Diamond Grading – Reading between the Lines

Diamond grading is to a customer what the state of Nirvana may have been to Buddha, and meant to bring peace of mind.

Laboratories grade polished diamonds for diamond dealers and retailers, who are its primary customers. The bad news is many independent labs internationally offer over-grading services for a fee and not many consumers learn this because diamonds are bought as jewellery or investment and rarely resold for liquid cash at market value. Unfortunately, many consumers, although familiar with the grading language, are not cued in on the nuances of diamond grading.

A diamond is graded on its 4Cs — Carat, Clarity, Colour and Cut with colour and clarity grading being a qualitative, or subjective assessment with most impact on price.

The Four Cs


Diamond carat weight is the most objective assessment as a one carat weight, equal to about 200 milligrams, is subdivided into 100 points, to provide precise stone weight. It is the only parameter which is expected to remain constant across laboratories. The diamond price generally increases with carat weight as larger diamonds are rarer. However, a stone with a clean weight, like one carat or half carat cost more. Thus other factors being equal, a clean one carat stone may cost more than a 1.10 carat diamond, even though you cannot perceive the difference.


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Clarity Grading comparison mod

Diamond clarity is graded on the absence of inclusions or imperfections and flaws as seen under 10 x magnification and is a qualitative assessment. The GIA grades diamond clarity on a 11 point scale ranging from Flawless, the highest grade to Included, which has three levels, with I3 being the lowest grade and the most flawed. The grades, Flawless (FL) followed by Internally Flawless (IF), (rarely found), and VVS 1 and 2, upto VS2 are given to diamonds with highest clarity, in which inclusions or imperfections cannot be seen with the naked eye and hence experts call these categories ‘eye clean.’ Even a Slightly Included or SI1 clarity grade, as given by GIA, HRD or AGS labs, will be eye clean half the time and can offer good value.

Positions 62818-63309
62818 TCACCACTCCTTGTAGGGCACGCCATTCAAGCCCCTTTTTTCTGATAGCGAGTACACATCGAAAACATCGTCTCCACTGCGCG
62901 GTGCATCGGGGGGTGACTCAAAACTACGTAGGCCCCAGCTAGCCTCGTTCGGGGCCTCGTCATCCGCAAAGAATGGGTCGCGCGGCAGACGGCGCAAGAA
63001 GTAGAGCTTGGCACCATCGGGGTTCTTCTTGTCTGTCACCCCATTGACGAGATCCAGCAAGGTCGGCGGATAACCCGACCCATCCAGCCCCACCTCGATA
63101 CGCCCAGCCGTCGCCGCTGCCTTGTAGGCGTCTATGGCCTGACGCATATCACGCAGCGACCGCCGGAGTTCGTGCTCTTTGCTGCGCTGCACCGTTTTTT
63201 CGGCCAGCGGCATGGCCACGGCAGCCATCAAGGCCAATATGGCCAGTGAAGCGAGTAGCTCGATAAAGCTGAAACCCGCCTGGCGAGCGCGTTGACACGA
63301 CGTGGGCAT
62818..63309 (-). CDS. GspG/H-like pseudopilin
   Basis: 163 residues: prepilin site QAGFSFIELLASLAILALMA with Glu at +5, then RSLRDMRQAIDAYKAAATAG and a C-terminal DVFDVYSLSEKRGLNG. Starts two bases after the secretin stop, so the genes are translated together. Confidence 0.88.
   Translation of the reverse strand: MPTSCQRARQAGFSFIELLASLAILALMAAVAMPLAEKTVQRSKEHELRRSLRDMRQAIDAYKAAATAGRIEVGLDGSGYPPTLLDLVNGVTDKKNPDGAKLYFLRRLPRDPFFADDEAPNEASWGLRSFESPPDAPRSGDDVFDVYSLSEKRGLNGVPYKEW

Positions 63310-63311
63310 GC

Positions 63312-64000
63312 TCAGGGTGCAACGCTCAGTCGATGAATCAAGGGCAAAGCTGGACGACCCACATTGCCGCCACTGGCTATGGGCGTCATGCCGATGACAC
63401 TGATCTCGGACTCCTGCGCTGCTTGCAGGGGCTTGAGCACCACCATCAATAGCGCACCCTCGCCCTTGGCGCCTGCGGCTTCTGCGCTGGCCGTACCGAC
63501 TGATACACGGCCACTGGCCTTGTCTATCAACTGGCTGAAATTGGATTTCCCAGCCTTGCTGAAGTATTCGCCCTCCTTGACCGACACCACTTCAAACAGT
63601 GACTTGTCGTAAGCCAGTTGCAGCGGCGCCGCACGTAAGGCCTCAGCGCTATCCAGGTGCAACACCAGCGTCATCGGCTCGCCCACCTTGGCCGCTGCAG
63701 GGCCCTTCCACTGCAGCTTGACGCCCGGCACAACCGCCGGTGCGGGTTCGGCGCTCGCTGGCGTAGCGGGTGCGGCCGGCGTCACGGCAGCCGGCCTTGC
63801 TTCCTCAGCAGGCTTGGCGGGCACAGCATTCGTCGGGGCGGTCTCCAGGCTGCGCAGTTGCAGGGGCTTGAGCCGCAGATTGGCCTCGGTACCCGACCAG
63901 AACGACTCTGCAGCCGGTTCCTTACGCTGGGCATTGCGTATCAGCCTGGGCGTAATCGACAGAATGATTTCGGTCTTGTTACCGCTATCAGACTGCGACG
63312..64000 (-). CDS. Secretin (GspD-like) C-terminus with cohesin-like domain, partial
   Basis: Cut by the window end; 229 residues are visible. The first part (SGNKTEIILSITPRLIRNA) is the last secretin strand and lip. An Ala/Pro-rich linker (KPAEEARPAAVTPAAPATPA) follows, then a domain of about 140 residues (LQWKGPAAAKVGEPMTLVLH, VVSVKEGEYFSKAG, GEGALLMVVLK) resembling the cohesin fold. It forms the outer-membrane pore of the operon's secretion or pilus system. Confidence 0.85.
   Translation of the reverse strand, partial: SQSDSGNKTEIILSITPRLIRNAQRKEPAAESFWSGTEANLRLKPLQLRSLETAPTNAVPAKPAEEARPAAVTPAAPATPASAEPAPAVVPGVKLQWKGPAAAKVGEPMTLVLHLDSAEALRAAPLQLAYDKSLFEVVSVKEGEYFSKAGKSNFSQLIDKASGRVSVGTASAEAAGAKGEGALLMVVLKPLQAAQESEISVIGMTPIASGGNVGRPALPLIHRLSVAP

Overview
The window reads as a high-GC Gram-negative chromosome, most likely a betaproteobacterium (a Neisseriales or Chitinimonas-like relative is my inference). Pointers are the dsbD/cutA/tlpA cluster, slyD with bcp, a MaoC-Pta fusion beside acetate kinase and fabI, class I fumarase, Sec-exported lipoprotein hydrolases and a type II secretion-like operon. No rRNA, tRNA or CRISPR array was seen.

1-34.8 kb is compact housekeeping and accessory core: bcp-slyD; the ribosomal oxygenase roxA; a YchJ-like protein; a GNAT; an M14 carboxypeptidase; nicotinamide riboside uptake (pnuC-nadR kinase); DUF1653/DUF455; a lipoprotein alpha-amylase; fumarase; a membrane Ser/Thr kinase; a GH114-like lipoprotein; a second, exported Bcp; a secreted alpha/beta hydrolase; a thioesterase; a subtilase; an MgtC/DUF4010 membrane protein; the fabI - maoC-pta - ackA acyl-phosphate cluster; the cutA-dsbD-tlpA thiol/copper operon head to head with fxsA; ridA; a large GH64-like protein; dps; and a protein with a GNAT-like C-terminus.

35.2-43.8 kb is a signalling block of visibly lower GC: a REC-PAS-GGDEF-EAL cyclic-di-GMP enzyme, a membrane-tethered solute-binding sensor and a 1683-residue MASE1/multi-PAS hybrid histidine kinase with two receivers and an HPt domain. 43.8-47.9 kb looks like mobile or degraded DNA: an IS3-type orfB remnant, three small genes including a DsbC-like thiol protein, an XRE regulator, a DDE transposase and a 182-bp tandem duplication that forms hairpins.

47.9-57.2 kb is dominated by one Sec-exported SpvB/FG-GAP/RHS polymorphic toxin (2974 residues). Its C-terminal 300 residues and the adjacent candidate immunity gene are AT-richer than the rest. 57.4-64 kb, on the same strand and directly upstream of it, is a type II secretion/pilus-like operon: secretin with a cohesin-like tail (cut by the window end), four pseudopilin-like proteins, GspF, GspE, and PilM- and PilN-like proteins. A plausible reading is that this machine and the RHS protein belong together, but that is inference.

Clarity Nomenclatures mod

The HRD lab, however, refers to all stones with imperfections invisible under 10x magnification or eye clean stones, as Loupe Clean plus (LC+). The HRD would thus grade a VVS1 diamond, as certified by GIA and others, as a LC-, thereby including an extra category of grading, which is followed by a VVS2 category.


Like clarity, a diamond is graded for the absence of colour, or colourlessness, which again is a qualitative assessment under controlled lighting and viewing conditions, against a set of master stones of established colour value. This grade ranges through the alphabets from D, the highest grade, to Z, being the lowest grade, as the colours go from colourless to yellow to brown. While D to F is the premium range, a stone graded by a strict laboratory as H, or I, may appear as near colourless to the naked eye, and offers good value for money. Do not go below J colour.

Color Grading comparison mod

Colour grading by labs like GIA, AGS and HRD is strict, while labs like IGI and EGL are known to be more generous and grade a diamond higher on colour. Interestingly, many labs use machines that can automatically grade colour. Differences in colour grade may arise between laboratories due to variations in colour of the master stones, which need to be regularly boiled and cleaned.


This grade, the most complex to assess, reflects how well a diamond is cut, allowing it to transmit maximum light, which is crucial to its beauty and value. Most laboratories grade the cut for round diamonds, not fancy shaped ones, in which it is more difficult to assess the ideal proportions. The type of cut, like brilliant or step cut, is secondary. The cut scale ranges through five grades from Excellent to Poor. However, the AGS Lab introduced an ‘Ideal Cut’ grade which is one grade higher than the Excellent grade of other labs besides grading the cut on a number scale from 0-10 to allow for finer differentiation.

Based on these 4Cs, laboratories issue a diamond certificate, which includes additional information about a stone’s proportion, polish, symmetry and fluorescence besides a graphical depiction of the location of the inclusions or flaws found in the diamond. A lab also evaluates a stone for any treatment, including fracture filling, usually done to hide the flaws, resulting in a detailed diamond report.

The industry accepts that diamond grading is not an exact science and a difference between labs, one grade up or down in clarity and colour is accepted.


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